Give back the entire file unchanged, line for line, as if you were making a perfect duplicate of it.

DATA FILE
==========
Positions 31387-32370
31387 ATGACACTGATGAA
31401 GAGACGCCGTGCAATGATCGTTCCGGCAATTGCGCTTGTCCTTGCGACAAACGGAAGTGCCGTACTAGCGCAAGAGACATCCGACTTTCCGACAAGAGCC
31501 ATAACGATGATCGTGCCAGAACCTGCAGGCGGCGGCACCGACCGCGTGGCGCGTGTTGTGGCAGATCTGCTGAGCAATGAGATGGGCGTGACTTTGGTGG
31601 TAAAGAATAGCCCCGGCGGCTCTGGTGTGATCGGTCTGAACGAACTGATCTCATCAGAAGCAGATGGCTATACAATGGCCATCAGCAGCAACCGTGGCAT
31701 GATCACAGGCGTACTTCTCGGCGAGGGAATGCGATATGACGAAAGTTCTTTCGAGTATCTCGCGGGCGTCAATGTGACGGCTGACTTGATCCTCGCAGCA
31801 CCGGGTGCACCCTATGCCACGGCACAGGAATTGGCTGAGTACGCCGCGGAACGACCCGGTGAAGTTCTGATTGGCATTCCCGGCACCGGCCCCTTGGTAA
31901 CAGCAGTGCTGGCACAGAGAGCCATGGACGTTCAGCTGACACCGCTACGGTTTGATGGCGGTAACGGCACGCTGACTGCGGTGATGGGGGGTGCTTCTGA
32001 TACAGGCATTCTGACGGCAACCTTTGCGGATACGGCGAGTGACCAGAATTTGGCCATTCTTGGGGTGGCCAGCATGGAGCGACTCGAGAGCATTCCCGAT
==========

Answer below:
Positions 31387-32370
31387 ATGACACTGATGAA
31401 GAGACGCCGTGCAATGATCGTTCCGGCAATTGCGCTTGTCCTTGCGACAAACGGAAGTGCCGTACTAGCGCAAGAGACATCCGACTTTCCGACAAGAGCC
31501 ATAACGATGATCGTGCCAGAACCTGCAGGCGGCGGCACCGACCGCGTGGCGCGTGTTGTGGCAGATCTGCTGAGCAATGAGATGGGCGTGACTTTGGTGG
31601 TAAAGAATAGCCCCGGCGGCTCTGGTGTGATCGGTCTGAACGAACTGATCTCATCAGAAGCAGATGGCTATACAATGGCCATCAGCAGCAACCGTGGCAT
31701 GATCACAGGCGTACTTCTCGGCGAGGGAATGCGATATGACGAAAGTTCTTTCGAGTATCTCGCGGGCGTCAATGTGACGGCTGACTTGATCCTCGCAGCA
31801 CCGGGTGCACCCTATGCCACGGCACAGGAATTGGCTGAGTACGCCGCGGAACGACCCGGTGAAGTTCTGATTGGCATTCCCGGCACCGGCCCCTTGGTAA
31901 CAGCAGTGCTGGCACAGAGAGCCATGGACGTTCAGCTGACACCGCTACGGTTTGATGGCGGTAACGGCACGCTGACTGCGGTGATGGGGGGTGCTTCTGA
32001 TACAGGCATTCTGACGGCAACCTTTGCGGATACGGCGAGTGACCAGAATTTGGCCATTCTTGGGGTGGCCAGCATGGAGCGACTCGAGAGCATTCCCGAT